My AV guy went to a remote site yesterday to work on a system that had a virus that needed special attention to remove. When he got there he was shown the infected PC and the keyboard had a note taped to it. I think I need to republish the password policy and that segment of the User Awareness Program.
Friday, December 28, 2007
Thursday, December 27, 2007
I was driving back home yesterday from my in-laws with my wife and kids. As usual the girls didn't sleep and they were tired from the long Christmas weekend and they were fussy and grumpy. One would do something just to irritate the other and I was the one getting really irritated.
Shortly after we got on the road my cell phone rang. I answered it to be greeted by a recorded message saying "This is Visa calling to verify some activity on your card. Please call back as soon as possible at 800-br-549". Immediately a red flag went off in my brain. I had only used this card once and that had been several months earlier. In fact I got the card because I had a gift certificate for this online shopping site and they were giving you a "bonus" if you signed up for the card and used it to purchase your items. So I did. I was able to get what I wanted and still have about a $5 credit on the card. So I never even had to enter the card number into the system. The card came in the mail a few days later and I locked it away in a safe place and never even called to activate it.
I called the number that they gave me and it was promptly answered by a IVR asking for the card number of the card I was calling about. Being the ever alert security professional that I am I was not about to actually enter the number into a unknown system (that and the fact that I didn't have the card number with me). I decided that the best and safest way to handle this was to wait until I got home and find the card and get the number off of the documentation that they had provided.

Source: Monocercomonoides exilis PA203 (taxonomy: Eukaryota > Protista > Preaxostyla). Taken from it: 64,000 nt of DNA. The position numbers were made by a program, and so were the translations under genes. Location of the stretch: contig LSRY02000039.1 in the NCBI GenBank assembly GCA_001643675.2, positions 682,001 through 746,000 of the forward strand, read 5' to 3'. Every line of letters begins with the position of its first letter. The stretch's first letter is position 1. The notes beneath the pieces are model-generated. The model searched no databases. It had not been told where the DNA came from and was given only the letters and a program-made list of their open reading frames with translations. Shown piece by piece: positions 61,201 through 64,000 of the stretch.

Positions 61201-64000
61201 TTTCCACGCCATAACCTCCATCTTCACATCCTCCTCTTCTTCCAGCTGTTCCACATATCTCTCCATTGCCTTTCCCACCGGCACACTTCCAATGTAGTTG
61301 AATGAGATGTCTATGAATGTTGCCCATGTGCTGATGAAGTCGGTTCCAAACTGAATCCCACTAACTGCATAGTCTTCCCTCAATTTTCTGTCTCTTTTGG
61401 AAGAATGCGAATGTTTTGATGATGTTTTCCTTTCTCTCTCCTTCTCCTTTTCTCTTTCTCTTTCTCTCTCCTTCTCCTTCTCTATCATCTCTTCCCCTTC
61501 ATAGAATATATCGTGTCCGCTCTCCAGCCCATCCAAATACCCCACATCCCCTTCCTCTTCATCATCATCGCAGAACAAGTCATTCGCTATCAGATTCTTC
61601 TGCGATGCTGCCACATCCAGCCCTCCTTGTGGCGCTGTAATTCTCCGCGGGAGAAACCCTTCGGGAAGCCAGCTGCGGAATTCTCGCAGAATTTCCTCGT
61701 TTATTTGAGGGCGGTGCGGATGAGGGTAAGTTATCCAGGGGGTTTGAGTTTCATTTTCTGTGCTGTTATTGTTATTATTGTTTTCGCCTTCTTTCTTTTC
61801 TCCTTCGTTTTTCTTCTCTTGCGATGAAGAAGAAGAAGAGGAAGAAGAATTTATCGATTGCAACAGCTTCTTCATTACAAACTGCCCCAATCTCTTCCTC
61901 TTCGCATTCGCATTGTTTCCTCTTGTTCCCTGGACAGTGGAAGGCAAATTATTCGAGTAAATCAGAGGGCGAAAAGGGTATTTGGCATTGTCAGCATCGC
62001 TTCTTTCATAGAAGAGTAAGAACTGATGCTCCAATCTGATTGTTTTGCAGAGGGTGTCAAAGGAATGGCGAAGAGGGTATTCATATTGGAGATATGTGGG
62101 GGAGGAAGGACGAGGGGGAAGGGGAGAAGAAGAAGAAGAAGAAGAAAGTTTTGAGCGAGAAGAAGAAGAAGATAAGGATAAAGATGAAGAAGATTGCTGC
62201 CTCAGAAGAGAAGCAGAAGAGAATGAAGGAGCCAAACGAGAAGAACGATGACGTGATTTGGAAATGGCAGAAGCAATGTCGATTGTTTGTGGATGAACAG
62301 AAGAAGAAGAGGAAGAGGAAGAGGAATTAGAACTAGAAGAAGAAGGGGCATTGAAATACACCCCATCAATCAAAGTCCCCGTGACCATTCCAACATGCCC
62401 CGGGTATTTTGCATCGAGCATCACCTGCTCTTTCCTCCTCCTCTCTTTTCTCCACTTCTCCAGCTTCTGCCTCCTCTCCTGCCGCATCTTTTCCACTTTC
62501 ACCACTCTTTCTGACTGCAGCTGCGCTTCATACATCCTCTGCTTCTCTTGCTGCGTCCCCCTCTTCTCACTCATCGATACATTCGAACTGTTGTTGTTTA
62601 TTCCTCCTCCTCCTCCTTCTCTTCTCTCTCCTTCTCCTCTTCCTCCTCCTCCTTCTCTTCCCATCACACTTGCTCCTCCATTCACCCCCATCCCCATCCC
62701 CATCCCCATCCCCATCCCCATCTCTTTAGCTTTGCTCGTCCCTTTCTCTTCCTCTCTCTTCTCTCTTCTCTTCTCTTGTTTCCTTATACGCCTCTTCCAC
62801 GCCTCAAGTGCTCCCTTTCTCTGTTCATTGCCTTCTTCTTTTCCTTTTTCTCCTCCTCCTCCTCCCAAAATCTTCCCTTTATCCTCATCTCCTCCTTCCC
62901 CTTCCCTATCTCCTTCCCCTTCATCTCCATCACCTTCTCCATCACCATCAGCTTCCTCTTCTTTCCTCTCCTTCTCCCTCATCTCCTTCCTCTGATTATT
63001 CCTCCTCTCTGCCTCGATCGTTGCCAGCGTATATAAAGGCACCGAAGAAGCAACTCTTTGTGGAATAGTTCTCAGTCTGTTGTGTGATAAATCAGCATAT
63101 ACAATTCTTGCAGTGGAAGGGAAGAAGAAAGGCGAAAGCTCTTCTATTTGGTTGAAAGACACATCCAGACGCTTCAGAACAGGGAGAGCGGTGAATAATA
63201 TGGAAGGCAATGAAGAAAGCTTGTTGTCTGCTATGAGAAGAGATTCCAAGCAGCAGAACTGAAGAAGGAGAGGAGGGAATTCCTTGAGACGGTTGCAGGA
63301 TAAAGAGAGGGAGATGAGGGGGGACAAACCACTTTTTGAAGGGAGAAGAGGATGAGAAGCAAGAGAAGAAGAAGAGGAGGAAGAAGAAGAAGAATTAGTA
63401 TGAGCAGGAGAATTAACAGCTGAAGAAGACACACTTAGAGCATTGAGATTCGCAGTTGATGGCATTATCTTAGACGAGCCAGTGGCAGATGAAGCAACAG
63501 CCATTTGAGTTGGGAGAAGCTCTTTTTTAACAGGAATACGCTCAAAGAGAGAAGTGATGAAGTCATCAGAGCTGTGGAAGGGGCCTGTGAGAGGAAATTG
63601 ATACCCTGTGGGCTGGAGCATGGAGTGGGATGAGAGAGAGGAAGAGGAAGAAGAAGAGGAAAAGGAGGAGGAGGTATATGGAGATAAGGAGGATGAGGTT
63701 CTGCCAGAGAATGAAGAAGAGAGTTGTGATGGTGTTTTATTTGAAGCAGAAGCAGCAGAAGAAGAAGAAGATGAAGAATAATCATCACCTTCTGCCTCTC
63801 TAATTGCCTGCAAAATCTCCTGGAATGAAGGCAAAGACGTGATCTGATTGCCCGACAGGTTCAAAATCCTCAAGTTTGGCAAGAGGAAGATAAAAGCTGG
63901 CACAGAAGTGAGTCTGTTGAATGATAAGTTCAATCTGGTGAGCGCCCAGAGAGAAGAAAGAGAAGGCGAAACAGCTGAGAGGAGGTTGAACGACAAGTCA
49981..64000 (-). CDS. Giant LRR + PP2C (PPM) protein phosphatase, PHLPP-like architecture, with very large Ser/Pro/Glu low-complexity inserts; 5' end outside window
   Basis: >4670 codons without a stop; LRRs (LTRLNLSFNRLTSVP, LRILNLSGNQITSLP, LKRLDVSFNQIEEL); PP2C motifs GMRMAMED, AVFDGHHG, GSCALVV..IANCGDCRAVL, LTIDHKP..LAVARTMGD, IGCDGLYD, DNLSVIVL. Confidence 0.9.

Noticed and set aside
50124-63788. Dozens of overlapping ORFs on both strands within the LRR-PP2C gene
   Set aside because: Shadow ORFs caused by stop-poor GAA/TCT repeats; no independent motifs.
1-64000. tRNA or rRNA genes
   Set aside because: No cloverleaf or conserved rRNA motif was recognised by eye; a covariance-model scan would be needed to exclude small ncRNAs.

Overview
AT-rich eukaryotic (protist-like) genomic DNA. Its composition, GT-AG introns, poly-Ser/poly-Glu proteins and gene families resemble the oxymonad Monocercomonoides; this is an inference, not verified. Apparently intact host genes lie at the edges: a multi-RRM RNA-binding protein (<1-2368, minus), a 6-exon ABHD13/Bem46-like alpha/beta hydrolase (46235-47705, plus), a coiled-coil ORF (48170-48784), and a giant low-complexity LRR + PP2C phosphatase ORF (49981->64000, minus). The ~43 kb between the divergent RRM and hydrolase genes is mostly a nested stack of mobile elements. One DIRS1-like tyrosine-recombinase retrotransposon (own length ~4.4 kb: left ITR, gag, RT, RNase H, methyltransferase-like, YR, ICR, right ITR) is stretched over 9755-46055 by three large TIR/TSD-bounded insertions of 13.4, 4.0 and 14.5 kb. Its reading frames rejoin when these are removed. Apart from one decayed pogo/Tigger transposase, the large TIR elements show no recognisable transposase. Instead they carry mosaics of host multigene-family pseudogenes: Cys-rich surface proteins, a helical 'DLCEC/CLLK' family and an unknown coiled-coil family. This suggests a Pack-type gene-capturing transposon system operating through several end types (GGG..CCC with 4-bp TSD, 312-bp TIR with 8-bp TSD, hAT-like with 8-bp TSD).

I arrived home late last night and after unloading the car I found the "official" number to call for customer service and gave them a call. Once again I was greeted by an IVR asking for the card number that I was calling about. I entered the number and answered a few security questions before I was asked to verify recent activity. I patiently listened as the recorded voice read off one transaction. A $1 fuel purchase earlier that day. Now the red lights were flashing and bells were ringing. My card had been compromised. If you know anything about stolen credit card numbers then you know that one of the things that they bad guys do when they buy a fresh bunch of numbers is to test them with small transactions usually at gas stations because it is a low visibility place where they can test several cards with small chance of being caught.
I was then transferred to the fraud department where I answered more security questions and promptly had my card canceled. I was assured that I would not be responsible for this or any other charges on the card that may have occurred since the "test". I was told that a new card would be issued and that the credit bureaus would be notified of my misfortune so that they too can be on the look out for my credit well being. All is well.
Now, I've not been notified by any company of a compromise of credit card data since receiving this card so my question is "Where's the breech?". Where along the line did my card info get compromised? Was the online shopping site compromised? Was it the issuing bank? What about the bank that is used by them to process transactions? Maybe it was the clearing house or was it my computer? Since I never entered the number on my computer I don't think that is the problem so where is the problem? Maybe someone stole a copy of the bill that they send me every month (even though I have no transactions) out of the mail. Does this place also have more credit card numbers of mine? Will I be getting more calls on this nature?